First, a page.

Virulence of Campylobacter jejuni

Hossain, Ashfaque (1989) Virulence of Campylobacter jejuni. PhD thesis, University of Glasgow.

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Abstract

The primary aim of this study was to investigate whether the Campylobacter jejuni strains causing two clinically distinct form of diarrhoea i.e. cholera-like watery diarrhoea (Group C strains) and dysentery-like mucoid diarrhoea (Group D strains) possess unique sets of virulence characteristics. For this purpose C. jejuni strains were assayed for a number of putative virulence factors and the results of the Group C strains were compared with those of Group D strains to assess whether these candidate virulence markers show any significant association with any particular group of strains. Initially, a comperative study of the enterotoxigenicity of Group C and D of strains was conducted The infant chicken model of Sanyal et al (1984a) proved unsatisfactory as convincing evidence of diarrhoea was not obtained. Subsequently, the new-borne chick diarrhoea model of Welkos (1984) was adopted which proved useful for this purpose. Attention was then turned to determine whether plasmids were involved in the enterotoxin production by C. jejuni strains. This aspect of study stemed from the preliminary report by Lee et al (1985) that the production of enterotoxin detectable by Chinese hamster ovary (CHO) cell assay was mediated by a 46.5 Kilo-base transmissible plasmid. No correlation between plasmid profile and enterotoxigenicity was noted in this study. The in vitro assays, GM1 ganglioside ELISA and CHO cell assay were found to suitable for quantitation of enterotoxin produced by the C. jejuni strains and the assays correlated well with each other. Enterotoxigenicity was predominantly associated with the Group C strains. Lines of partial identity were obtained between cholera toxin and C. jejuni enterotoxin in immunodiffusion experiments. No hybridization was however noted between Hind III digested chromosomal DNA of 4 enterotoxigenic C.jejuni strains and the E. coli LT B subunit gene probe. After successfully demonstrating the enterotoxigenic nature of C. Jejuni strains in the new-born chick model and in vitro assays (GM1 ganglioside ELISA and CHO cell assay), it was decided to explore whether the ligated ileal loop for fluid accumulation could be performed in infant chicks. Reproducible positive results were obtained in 5-day-old chicks, both with whole cells and cell- free culture supernates. This is the first report of accumulation of fluid in the ligated ileal loop of chickens by C. jejuni. C. jejuni strains produced an extracellular haemolysin active against a range of erythrocytes but not against chicken erythrocytes. The haemolytic factor lost its activity partially upon heat-treatment and was trypsin sensitive. The haemolysin which was also cytotoxic towards HeLa cells was predominantly produced by Group D strains. Adherence and invasion potentials of the C. jejuni strains were evaluated in the HeLa cell model by quantitative bacterial counts. The C. jejuni strains differentially adhered to and invaded HeLa cells. The Group D strains were significantly more invasive than the Group D strains, but the adherence of the strains belonging to the two groups did not differ significantly. However, the individual strains belonging to the two groups exhibited widely overlapping adherence and invasion potentials. Adherence and invasion of representative strains from both groups were significantly inhibited by L-fucose, cytochalasin B, chicken intestinal mucus and antiserum raised against formalinized bacterial cells. The results of this study have established the importance of working with a range of clinical isolates because they revel a spectrum of virulence. It seems probable that the degree of virulence of a particular strain is influenced by the expression of a number of virulence factors.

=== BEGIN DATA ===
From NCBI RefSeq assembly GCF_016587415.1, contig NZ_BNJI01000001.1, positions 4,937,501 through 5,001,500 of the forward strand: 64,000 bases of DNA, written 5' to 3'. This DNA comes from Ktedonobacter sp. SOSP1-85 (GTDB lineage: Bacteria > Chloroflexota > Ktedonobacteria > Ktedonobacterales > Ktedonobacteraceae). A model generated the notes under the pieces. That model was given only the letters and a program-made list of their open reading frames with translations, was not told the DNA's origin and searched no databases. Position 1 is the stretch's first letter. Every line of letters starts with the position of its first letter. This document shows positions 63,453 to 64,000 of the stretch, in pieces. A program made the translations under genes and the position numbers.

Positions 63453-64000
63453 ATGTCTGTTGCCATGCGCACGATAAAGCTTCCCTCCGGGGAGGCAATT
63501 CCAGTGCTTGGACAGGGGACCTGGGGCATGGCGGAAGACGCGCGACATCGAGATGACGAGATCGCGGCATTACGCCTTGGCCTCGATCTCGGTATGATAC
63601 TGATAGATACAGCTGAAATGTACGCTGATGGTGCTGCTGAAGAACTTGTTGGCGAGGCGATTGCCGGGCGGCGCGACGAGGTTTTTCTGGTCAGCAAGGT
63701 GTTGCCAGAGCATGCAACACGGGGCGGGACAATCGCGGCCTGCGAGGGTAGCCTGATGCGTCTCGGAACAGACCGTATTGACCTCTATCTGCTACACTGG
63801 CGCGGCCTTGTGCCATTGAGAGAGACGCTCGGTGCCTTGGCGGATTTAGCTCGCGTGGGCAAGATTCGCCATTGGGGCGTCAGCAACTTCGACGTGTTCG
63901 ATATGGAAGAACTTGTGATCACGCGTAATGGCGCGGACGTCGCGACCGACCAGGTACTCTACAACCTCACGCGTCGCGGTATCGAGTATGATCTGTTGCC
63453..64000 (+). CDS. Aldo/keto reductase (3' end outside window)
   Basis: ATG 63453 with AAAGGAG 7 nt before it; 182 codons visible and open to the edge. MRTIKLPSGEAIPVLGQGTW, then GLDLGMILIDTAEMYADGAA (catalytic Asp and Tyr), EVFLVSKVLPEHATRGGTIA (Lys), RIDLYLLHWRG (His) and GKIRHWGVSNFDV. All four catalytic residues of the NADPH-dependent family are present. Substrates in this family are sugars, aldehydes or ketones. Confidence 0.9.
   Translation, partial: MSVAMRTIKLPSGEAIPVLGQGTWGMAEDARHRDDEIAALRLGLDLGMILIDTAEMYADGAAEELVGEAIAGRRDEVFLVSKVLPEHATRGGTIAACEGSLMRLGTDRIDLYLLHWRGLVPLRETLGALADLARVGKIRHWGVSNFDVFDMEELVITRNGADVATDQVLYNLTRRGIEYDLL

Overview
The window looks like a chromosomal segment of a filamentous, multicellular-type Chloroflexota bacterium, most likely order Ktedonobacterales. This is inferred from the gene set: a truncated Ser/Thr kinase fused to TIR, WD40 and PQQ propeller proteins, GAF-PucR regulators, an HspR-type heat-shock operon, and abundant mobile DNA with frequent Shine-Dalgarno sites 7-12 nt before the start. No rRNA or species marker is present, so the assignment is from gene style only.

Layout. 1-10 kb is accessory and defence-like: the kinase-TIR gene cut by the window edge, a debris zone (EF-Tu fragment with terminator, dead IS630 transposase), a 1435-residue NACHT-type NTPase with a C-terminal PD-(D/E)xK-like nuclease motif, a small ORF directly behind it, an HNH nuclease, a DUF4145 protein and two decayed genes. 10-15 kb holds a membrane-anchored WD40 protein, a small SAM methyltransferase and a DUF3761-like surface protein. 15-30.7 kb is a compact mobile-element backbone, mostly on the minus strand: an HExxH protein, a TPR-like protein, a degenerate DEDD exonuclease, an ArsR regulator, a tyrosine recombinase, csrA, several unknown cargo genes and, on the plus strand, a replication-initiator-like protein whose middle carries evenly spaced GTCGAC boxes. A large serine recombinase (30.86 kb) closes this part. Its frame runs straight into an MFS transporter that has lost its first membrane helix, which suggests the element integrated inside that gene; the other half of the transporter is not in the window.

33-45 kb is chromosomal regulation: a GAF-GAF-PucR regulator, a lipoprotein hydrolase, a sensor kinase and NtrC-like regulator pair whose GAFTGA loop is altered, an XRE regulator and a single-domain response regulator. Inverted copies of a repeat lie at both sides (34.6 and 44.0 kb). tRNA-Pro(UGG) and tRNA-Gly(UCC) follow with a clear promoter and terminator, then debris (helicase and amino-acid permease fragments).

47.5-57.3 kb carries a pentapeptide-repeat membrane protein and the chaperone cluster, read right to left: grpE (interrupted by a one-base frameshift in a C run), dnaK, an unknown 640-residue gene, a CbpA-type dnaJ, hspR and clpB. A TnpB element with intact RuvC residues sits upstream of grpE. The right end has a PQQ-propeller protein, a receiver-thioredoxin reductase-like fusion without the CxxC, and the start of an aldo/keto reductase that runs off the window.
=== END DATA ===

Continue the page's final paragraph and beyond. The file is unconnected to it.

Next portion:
Item Type: Thesis (PhD)
Qualification Level: Doctoral
Additional Information: Adviser: D ES Stewart-Tull
Keywords: Microbiology
Date of Award: 1989
Depositing User: Enlighten Team
Unique ID: glathesis:1989-73819
Copyright: Copyright of this thesis is held by the author.
Date Deposited: 14 Jun 2019 08:56
Last Modified: 14 Jun 2019 08:56
URI: http://theses.gla.ac.uk/id/eprint/73819

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